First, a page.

The EFM Feature

I’ve gotten a couple of e-mails in light of yesterday’s results in Wyoming. One, from Elizabeth, asked why all this stuff about delegates matters. The answer is that ultimately, the Republican nomination is won by having a majority of the delegates to the National Convention vote for you. According to Wikipedia, this year the number is 1,191. Most of the time, somebody starts running away with the whole thing after the primaries and essentially wins by default. However, sometimes there is a fight until the end and we actually have to count delegates. The last time this happened was 1976, when former California Governor Ronald Reagan challenged incumbent President Gerald Ford. Then-Governor Reagan lost in Iowa and New Hampshire, but he took it all the way to the convention and nearly prevailed. Some people think we may face a similar scenario today, if candidates who are unlikely to unify the party — for example, Governor Huckabee and Senator McCain — win a few early primaries and some conservative alternative keeps fighting.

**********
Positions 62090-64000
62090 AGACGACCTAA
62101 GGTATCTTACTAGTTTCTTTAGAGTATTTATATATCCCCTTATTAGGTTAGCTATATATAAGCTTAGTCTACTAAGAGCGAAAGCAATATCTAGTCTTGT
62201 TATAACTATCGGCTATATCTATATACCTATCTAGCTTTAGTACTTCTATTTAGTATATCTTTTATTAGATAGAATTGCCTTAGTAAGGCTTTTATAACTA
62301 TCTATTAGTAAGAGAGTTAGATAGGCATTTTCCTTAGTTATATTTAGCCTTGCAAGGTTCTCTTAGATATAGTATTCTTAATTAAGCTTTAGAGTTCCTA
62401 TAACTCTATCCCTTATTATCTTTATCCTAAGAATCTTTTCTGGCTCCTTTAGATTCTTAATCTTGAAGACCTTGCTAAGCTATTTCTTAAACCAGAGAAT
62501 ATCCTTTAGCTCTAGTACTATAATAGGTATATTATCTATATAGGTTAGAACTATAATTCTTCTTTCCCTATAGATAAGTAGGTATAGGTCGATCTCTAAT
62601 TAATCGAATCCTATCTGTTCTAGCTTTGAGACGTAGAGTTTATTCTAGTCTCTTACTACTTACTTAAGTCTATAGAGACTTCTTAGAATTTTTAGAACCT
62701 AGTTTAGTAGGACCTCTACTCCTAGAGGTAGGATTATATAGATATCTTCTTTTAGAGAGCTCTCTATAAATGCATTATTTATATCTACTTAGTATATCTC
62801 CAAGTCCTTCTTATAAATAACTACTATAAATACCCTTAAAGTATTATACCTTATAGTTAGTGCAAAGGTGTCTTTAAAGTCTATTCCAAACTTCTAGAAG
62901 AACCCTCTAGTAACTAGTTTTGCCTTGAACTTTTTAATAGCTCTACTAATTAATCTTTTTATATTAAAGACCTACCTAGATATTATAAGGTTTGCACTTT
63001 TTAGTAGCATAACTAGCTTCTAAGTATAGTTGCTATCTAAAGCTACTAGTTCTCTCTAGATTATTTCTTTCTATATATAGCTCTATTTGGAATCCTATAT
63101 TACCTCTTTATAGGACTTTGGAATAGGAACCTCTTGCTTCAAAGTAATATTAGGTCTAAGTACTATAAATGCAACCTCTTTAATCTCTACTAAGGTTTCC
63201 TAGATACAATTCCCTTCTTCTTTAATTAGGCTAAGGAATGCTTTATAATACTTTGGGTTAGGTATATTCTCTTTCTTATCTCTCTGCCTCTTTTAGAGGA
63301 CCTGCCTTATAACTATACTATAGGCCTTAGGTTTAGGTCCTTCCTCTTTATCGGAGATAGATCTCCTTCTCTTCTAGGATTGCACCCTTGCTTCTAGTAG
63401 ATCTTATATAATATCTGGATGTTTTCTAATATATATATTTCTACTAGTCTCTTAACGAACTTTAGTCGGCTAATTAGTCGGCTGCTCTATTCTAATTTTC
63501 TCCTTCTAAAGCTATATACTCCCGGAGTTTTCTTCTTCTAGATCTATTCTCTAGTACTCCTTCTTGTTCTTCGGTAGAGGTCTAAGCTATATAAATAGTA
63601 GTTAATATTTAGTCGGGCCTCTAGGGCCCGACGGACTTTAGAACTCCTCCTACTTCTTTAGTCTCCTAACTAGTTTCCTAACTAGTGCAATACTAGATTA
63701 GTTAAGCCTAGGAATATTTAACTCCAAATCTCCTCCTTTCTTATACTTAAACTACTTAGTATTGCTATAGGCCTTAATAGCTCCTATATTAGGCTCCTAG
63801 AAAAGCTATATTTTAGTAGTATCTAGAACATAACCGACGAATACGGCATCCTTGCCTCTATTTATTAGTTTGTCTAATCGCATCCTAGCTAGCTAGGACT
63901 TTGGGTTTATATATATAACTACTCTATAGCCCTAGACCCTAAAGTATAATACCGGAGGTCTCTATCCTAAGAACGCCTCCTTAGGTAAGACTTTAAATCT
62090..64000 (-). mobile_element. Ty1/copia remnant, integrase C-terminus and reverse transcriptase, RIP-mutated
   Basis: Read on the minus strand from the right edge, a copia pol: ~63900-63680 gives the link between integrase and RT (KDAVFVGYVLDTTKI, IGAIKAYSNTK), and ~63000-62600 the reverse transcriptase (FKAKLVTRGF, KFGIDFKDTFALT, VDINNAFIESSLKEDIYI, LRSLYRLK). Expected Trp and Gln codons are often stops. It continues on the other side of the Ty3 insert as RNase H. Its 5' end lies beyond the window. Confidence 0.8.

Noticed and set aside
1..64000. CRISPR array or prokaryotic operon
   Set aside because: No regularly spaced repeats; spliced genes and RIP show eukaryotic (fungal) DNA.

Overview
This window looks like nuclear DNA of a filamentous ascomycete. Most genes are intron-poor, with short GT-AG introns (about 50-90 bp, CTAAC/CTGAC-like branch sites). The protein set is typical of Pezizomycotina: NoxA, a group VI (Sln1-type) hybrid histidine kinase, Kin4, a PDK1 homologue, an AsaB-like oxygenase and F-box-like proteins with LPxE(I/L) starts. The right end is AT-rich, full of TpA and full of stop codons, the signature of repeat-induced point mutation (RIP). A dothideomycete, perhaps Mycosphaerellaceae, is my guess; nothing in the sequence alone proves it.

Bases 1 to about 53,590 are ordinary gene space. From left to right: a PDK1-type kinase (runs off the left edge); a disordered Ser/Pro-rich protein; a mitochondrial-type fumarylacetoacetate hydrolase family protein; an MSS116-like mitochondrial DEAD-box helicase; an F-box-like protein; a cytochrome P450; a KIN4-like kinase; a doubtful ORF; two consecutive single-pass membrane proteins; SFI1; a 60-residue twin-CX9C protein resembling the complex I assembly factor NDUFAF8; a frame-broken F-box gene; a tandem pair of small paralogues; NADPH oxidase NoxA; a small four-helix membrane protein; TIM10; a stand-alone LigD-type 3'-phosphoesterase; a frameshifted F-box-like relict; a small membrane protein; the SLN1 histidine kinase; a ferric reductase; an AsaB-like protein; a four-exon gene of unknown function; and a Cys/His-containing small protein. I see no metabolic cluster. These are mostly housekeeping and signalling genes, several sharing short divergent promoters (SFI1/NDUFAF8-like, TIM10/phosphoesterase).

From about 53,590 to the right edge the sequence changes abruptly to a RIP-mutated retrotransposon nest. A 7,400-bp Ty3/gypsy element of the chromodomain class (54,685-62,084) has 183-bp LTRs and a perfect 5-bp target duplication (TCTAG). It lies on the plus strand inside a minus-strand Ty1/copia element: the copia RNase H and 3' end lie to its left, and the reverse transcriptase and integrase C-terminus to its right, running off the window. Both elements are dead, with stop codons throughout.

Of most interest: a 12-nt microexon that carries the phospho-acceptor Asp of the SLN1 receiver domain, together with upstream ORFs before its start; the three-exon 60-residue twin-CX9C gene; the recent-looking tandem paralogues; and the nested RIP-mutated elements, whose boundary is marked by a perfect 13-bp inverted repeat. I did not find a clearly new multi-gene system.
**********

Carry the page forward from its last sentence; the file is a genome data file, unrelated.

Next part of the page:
The other e-mail was from Norm and Jan. They called me out for saying that Governor Romney won Wyoming, “for whatever it’s worth,” and pointed out that there were actually more delegates at stake in Wyoming than there will be next week in New Hampshire. Due to the win, Governor Romney currently leads in the delegate count. That’s an interesting fact, but unfortunately, I don’t think it’s worth very much. Early primaries (and caucuses) are important for delegates and momentum — and it’s clear that Iowa and New Hampshire, not Wyoming, are providing the latter. That may not be fair, but it’s true.

About Charles Mitchell

EFM's resident Yankee, Charles Mitchell, works in the non-profit arena in his native Pennsylvania. He and his wife, Charissa, live near the state capital of Harrisburg with their daughter, Adeline, and are members of a congregation of the Presbyterian Church in America.

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